• Health

How to rescue your aching back

I’ve been a full-time freelancer for several years now, and a fair percentage of my work involves staring at a computer screen (usually trying to think of clever things to write). It’s nice work if you can get it, as the Gerschwins said – but it has one big unintended consequence.

Oh, my poor poor aching back!

Hours and hours of hunching over a laptop are starting take their toll, I’m afraid. Sometimes it starts with a dull ache in my neck when I’ve been craning my head down too long. Sometimes it’s a sharp, stabbing pain in my shoulder blade. Sometimes the back of my rib cage feels like it’s being slowly crushed in a vise. Sing, O muse, of Tiger Balm and hot baths with Epsom salts! Sing of handfuls of Advil and shameful begging for massages from loved ones!

I’m sure I’m not the only one – back problems are a common complaint for freelancers, especially those who work from home, where the temptation to sit on a sofa and curl around one’s laptop is strong. Even a more traditional office set-up – desk, chair, monitor – is rarely healthy for your beleaguered spine. So what’s a freelancer to do?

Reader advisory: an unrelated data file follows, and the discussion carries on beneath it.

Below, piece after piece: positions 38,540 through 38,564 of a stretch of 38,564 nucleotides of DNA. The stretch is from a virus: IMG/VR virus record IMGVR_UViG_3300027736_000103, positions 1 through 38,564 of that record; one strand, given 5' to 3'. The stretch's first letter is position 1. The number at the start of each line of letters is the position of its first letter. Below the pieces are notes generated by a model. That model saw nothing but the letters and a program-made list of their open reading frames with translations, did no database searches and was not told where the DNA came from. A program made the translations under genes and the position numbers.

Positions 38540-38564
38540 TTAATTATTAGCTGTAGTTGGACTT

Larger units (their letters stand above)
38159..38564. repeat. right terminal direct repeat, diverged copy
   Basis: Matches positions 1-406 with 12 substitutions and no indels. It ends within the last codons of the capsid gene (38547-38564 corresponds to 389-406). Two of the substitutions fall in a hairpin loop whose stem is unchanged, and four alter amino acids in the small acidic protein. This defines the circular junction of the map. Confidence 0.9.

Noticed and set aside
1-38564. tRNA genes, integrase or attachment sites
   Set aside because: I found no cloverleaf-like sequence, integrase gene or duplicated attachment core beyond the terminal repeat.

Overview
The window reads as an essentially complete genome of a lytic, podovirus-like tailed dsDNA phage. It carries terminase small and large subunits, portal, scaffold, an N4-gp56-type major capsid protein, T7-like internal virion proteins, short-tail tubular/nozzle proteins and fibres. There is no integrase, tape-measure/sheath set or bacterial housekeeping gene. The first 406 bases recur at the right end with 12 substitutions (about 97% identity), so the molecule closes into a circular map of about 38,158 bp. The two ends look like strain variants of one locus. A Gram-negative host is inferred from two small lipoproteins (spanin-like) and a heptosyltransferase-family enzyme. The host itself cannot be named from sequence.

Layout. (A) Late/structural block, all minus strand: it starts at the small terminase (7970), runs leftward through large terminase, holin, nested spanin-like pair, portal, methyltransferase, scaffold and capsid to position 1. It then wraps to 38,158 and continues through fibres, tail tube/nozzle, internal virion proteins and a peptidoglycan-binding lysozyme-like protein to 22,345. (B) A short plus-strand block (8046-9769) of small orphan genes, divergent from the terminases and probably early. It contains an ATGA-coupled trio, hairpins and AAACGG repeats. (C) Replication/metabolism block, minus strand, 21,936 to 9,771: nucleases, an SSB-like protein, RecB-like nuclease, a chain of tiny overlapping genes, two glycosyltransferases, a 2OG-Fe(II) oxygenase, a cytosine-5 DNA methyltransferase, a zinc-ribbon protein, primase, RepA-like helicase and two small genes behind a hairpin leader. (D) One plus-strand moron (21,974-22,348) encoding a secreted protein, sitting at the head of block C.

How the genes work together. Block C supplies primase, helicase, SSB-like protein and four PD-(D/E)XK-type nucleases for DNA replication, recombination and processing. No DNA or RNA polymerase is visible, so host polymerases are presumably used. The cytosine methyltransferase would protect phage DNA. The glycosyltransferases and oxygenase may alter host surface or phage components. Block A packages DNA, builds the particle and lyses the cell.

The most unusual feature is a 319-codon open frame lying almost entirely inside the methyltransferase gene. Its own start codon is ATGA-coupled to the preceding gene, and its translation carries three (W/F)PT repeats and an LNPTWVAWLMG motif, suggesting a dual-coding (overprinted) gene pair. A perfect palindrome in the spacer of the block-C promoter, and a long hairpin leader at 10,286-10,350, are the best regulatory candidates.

Much as I did when my eyes were starting to suffer from the freelance habit, I’ve been investigating ways to fend off back pain. This 5-part list is by no means comprehensive – but it’s what’s worked best so far!

Stretch it Out

To reduce back issues, experts recommend taking brief breaks and stretching every half-hour or so (avoiding static posture, the fancy term for turning into a calcified freelance statue from sitting motionless for long periods). Here’s a nice little slideshow of gentle stretches from the Mayo Clinic, not only for backs but for your put-upon wrists and neck.

In a broader sense, I (like so many others), have found that yoga substantially reduces back pain; I definitely notice a big difference when I’m going to class regularly. Pilates (which, if you’ve never done it, is a humbling experience) can also help soothe your aching spine by building core muscles and lengthening overstressed muscles. As a fun bonus, when done consistently, it also has the potential to give you abs like an Olympian swimmer.

Work it Out

A lot of our back problems stem from the fact that we’re sitting all day – instead of, yknow, hunting mastodons or fleeing cave tigers or doing whatever our bodies were originally designed to do (eat berries, breed, die young of the plague?). After a long day of work, you may be inclined to lie on a hard floor and let your spine settle while feebly grasping at the remote. If you can rouse yourself to physical activity, however, you’ll reap the benefits. Studies show that exercise can counteract these harmful office-related spinal side effects; this is true not only of the aforementioned activities yoga and pilates, but also of strength training and many cardio sports.

Again, I’ve found this to be true anecdotally; the more I get out and run (and friends, I hate to run) and do other regular physical activity, the less spastic my back is.